We’re not #1! The race has China and South Korea ahead by a slight margin, according to a report conducted by research firm Analysys Mason and released Monday by CTIA, the wireless industry association.
To highlight the implications of the report, CTIA is hosting the Race to 5G Summit on Thursday, April 19 in Washington, D.C. The summit will bring together leading policymakers and technology and wireless industry executives involved in shaping America’s 5G future.
The report states China holds a narrow lead in overall 5G readiness ahead of South Korea and the United States. Is that important? Research by Recon Analytics found that U.S. 4G leadership drove significant economic benefits.
CTIA said Analysys Mason ranked ten countries on their 5G readiness. The findings show China, South Korea, the United States and Japan as the lead competitors, in that order. China’s narrow lead is due to a combination of both proactive government policies and industry momentum. The study attributes the United States’ high ranking to the fact that America’s wireless industry is a global leader in preparing to deploy 5G commercially, with significant investments in these next-generation networks.
“The United States will not get a second chance to win the global 5G race,” said CTIA President and CEO Meredith Attwell Baker. “I’m confident that America can win and reap the significant economic benefits of 5G wireless due to our world-leading commercial investments. Today’s research highlights the importance of policymaker action in 2018, to reform local zoning rules and unlock access to mid-band spectrum as part of a broader spectrum pipeline plan. I’m optimistic we will leapfrog China because key leaders in the Administration, on Capitol Hill, and at the FCC are focused on the reforms needed to win the race.”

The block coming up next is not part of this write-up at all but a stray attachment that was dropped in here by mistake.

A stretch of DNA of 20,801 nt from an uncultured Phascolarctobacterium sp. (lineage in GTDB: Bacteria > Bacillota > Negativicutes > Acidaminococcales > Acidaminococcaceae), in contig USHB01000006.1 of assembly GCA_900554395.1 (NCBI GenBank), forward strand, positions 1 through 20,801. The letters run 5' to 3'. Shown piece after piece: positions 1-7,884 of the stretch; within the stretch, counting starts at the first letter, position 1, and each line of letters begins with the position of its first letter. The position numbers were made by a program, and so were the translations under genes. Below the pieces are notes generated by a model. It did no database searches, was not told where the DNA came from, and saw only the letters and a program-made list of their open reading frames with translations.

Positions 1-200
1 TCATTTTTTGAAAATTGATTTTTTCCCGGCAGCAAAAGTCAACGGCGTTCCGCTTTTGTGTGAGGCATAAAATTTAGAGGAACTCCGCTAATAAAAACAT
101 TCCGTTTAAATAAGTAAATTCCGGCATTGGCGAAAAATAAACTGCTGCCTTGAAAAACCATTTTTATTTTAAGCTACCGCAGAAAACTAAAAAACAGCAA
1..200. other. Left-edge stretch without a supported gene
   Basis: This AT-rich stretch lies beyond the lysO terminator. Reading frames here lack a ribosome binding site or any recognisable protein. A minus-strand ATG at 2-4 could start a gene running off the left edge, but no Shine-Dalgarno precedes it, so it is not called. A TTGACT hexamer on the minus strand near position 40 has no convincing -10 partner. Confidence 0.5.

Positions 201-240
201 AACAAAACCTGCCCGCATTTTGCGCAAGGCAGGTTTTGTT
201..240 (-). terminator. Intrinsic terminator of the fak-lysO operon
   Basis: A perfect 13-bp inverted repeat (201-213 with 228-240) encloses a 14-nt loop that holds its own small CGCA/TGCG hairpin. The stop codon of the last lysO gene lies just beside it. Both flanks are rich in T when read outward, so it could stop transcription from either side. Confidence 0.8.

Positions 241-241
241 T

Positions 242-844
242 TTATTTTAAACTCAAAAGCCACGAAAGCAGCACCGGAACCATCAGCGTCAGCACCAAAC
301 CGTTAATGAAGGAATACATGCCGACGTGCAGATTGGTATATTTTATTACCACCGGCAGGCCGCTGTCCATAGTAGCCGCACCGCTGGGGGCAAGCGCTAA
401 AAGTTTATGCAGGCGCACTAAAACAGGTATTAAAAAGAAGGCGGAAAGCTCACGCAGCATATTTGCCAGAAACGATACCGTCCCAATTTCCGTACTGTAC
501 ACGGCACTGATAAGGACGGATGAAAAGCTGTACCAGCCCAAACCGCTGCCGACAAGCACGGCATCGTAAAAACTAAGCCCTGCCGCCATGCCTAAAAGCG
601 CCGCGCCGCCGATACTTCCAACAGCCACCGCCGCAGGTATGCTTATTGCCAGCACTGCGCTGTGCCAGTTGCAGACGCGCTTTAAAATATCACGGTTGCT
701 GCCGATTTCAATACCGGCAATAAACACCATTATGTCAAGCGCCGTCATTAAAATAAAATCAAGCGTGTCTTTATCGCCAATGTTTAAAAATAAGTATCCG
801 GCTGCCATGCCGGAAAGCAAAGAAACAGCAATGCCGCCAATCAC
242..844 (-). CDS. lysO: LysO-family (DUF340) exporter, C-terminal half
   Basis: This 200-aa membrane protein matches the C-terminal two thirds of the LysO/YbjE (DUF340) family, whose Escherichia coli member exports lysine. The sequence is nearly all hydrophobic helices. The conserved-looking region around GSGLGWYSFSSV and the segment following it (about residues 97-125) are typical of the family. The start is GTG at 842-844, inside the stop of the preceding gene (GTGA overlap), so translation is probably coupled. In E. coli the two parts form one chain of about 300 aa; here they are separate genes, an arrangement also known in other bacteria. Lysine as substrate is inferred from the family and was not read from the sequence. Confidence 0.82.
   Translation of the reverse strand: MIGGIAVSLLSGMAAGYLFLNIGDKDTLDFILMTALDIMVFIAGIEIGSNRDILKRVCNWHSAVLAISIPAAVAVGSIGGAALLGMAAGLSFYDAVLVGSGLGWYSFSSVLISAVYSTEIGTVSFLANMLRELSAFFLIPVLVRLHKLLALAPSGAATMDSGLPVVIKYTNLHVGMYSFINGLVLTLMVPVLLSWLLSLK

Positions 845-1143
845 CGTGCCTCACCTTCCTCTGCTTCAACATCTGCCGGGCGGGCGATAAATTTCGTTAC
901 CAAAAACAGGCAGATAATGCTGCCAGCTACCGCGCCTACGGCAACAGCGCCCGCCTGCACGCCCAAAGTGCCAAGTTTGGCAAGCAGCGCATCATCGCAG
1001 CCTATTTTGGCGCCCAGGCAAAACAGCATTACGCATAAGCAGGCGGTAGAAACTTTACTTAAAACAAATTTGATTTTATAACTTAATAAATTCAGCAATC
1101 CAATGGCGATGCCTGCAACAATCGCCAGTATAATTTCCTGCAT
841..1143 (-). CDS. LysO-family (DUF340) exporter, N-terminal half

In evaluating the current status of the global race to 5G, Analysys Mason studied 5G spectrum and infrastructure policies as well the commercial industry plans of ten countries.
Key findings by Analysys Mason include:
- All major Chinese providers have committed to specific launch dates and the government has committed to at least 100 MHz of mid-band spectrum and 2,000 MHz of high-band spectrum for each wireless provider.
- Countries around the world are moving quickly to make spectrum available for 5G. This year alone, the U.K., Spain, and Italy are all holding 5G spectrum auctions.
- At the end of 2018, the U.S. will rank sixth out of the 10 countries in mid-band (3–24GHz) spectrum availability, a critical band for 5G. The U.S. joins Russia and Canada as the only countries currently without announced plans to allocate mid-band spectrum on an exclusive basis to mobile by the end of 2020.
- Countries like the U.K. and regions like the European Union are taking significant steps to modernize infrastructure rules to facilitate the deployment of 5G networks.
April 17, 2018